Morris: The Gambling Dilemma
by Leo Morris
Several months ago, on the occasion of state legislators yet again mulling the rescue of casinos from the doldrums, I wrote of my mixed feelings about state-sanctioned gambling.
Since occasionally I have enjoyed indulging in games of chance, I can’t claim any moral high ground. The challenge of beating the odds to reap unearned rewards is a temptation to which most of us have succumbed.
But gambling is a weakness that can become a sickness. As someone who wants to live in a decent, rational society, I am bothered by the idea of the state exploiting our human frailties to fill its coffers. Now that Indiana officials seem on the verge of plunging us into the once-forbidden territory of sports gambling, it occurs to me that further reflection on my internal conflict might be helpful.
I am happily a creature of the right, but not a doctrinaire one that any faction would claim as a purist. I am partly libertarian and partly conservative, in proportions that vary with ambient circumstances. Sometimes that mixture results in a debate with myself that would trigger a sigh of dismay in any competent therapist.
And gambling is one of the issues that kick the debate into high gear.
When I hear that the state might legalize sports gambling, the libertarian in me reacts with, “Well, so what?” What’s the point of trying to forbid something so many people are doing anyway?
That is, in fact, one of the main arguments being considered by legislators. “We’re taking something that people are doing illegally today and we are capitalizing on it by making it legal and regulating it,” Sen. Ron Alting, R-Lafayette, told the Fort Wayne Journal Gazette. “We are getting it out of back rooms and bookies and making it open and transparent.” Estimates say those back rooms and bookies already generate hundreds of billions of dollars nationwide.
Superficially, that sounds like an abdication of responsibility. Just let people do whatever they want and call it lawful.
But it makes sense from a legal standpoint. If the law gets too far ahead of what people are willing to obey, they won’t obey, and that’s no way to create a law-abiding society. Prohibition failed in large part because millions of people who had been perfectly ordinary citizens became lawbreakers overnight. And if the speed limit on a stretch of highway is 55 mph, and everybody using it drives 70, perhaps the drivers know something the regulators don’t. Call it crowd-sourcing the law.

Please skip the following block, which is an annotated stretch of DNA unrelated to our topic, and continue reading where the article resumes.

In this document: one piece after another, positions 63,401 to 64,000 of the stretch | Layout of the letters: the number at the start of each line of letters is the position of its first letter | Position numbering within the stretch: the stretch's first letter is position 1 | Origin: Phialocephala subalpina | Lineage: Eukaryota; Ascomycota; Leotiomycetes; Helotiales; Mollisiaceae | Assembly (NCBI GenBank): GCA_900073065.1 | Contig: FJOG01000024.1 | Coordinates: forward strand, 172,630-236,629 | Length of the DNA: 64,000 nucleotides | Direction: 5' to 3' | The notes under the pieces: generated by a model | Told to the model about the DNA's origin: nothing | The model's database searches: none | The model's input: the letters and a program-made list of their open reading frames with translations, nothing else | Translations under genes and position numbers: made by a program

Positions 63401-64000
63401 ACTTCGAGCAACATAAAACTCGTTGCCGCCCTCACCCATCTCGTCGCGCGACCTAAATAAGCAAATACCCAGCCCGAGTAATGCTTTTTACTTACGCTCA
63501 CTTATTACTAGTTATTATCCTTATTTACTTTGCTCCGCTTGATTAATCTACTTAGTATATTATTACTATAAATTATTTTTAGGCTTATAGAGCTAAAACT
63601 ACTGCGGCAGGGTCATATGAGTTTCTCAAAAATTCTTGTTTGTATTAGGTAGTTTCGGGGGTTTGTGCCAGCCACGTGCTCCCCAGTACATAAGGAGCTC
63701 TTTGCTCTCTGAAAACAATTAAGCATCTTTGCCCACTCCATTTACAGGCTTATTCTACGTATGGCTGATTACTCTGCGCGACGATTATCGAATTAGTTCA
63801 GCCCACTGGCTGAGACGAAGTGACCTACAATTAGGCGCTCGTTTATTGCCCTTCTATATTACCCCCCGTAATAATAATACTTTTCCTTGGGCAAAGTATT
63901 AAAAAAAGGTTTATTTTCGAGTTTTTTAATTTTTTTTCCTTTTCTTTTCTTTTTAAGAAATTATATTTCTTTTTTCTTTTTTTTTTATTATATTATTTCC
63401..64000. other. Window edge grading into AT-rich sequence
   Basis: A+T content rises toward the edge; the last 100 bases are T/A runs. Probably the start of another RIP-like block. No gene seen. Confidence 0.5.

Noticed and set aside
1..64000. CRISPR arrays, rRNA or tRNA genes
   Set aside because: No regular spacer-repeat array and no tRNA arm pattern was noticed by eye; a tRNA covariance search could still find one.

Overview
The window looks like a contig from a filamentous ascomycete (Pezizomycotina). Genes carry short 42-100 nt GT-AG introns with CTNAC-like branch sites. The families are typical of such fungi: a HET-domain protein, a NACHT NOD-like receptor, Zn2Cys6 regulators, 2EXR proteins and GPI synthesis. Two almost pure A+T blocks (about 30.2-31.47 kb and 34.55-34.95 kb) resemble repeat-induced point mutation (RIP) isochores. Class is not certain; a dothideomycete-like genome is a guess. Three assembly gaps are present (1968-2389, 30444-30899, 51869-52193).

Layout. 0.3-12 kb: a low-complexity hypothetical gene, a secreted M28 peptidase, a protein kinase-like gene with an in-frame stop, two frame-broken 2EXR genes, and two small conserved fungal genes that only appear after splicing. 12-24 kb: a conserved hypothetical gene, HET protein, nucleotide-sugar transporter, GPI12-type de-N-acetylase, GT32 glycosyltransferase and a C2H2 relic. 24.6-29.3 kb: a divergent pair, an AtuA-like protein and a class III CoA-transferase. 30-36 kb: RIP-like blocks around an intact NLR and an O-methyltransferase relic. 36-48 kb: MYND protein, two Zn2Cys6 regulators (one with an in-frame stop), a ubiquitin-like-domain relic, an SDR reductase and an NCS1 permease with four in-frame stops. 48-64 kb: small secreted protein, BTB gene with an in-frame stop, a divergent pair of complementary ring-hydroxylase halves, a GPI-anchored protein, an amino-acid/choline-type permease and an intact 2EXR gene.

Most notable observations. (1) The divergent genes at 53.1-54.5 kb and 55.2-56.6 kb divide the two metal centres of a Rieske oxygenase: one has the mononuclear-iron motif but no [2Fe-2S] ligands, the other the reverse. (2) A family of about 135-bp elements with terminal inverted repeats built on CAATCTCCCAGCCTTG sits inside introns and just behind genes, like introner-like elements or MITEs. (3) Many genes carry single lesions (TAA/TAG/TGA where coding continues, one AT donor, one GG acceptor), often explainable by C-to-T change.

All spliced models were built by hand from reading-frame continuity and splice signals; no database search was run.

And heaven knows it’s hard to argue that we don’t have enough laws. Even conservative observers like the Heritage Foundation have lamented the over-criminalization of America that makes every typical American vulnerable to being caught up in “a criminal investigation and prosecution . . . for something he did not even suspect was illegal.” And National Review approvingly quotes a civil liberties expert who has said the average American commits three felonies a day.
And, yet, and yet, and yet, warn my conservative instincts. It could be defended if all the state did was recognize our bad habits and tax them, as it does, for example, with cigarettes. The state profits from our vices rather than our virtues and, faced with ever higher costs, some sinners will even tire of behaving stupidly.
The state seldom stops there, however. As it grows dependent on its sin taxes, it must find ways to encourage the sin. In times of declining revenue, the State Lottery does not increase its advertising budget because it wants Hoosiers to wisely invest their money. The General Assembly does not relax the rules for casinos to lure more gamblers from Kentucky and Ohio. It does it to keep Hoosier gamblers from going to Kentucky and Ohio.
That makes the state our exploiter rather than our protector, no better than the drug pusher who gives away free samples to create more addicts. Is preying on our weaknesses what we should tolerate from government? Surely there are vices we don’t want government to profit from by encouraging — how would a government-sanctioned child prostitution operation grab you?
Before anybody points it out, yes, I can applaud the Supreme Court’s decision that opened the way for states to consider legalizing sports gambling. By striking down a federal law banning the betting in most states, declaring it none of Washington’s business, the court rightly affirmed the principles of federalism.
But no, that doesn’t resolve the debates, neither my internal one nor the one society should be having. The pros and cons of an issue do not disappear just because it has been moved from the federal to the state level.
Just to confuse the issue for those who think they have already figured it out, it should be noted that state-approved gambling is not a new obsession for government in America. Most of our colonies used lotteries as their primary source of funds, and the Continental Congress even helped fund the revolution with one. After the war, states used them for public works projects ranging from schools to bridges and canals.
States started banning lotteries in the 1820s because . . . any guesses? Because those who ran the lotteries started absconding with the funds. “Gamblers don’t always care if the game is crooked if it’s the only game in town,” a Whittier Law School professor, I. Nelson Rose, told the Washington Post, “but they’d like somebody to win.”
That’s the danger of letting the state get too cozy with gambling. In the end, it may be that nobody wins.
Leo Morris, columnist for The Indiana Policy Review, is this year’s winner of the Hoosier Press Association’s award for Best Editorial Writer. Morris, as opinion editor of the Fort Wayne News-Sentinel, was named a finalist in editorial writing by the Pulitzer Prize committee. Contact him at firstname.lastname@example.org.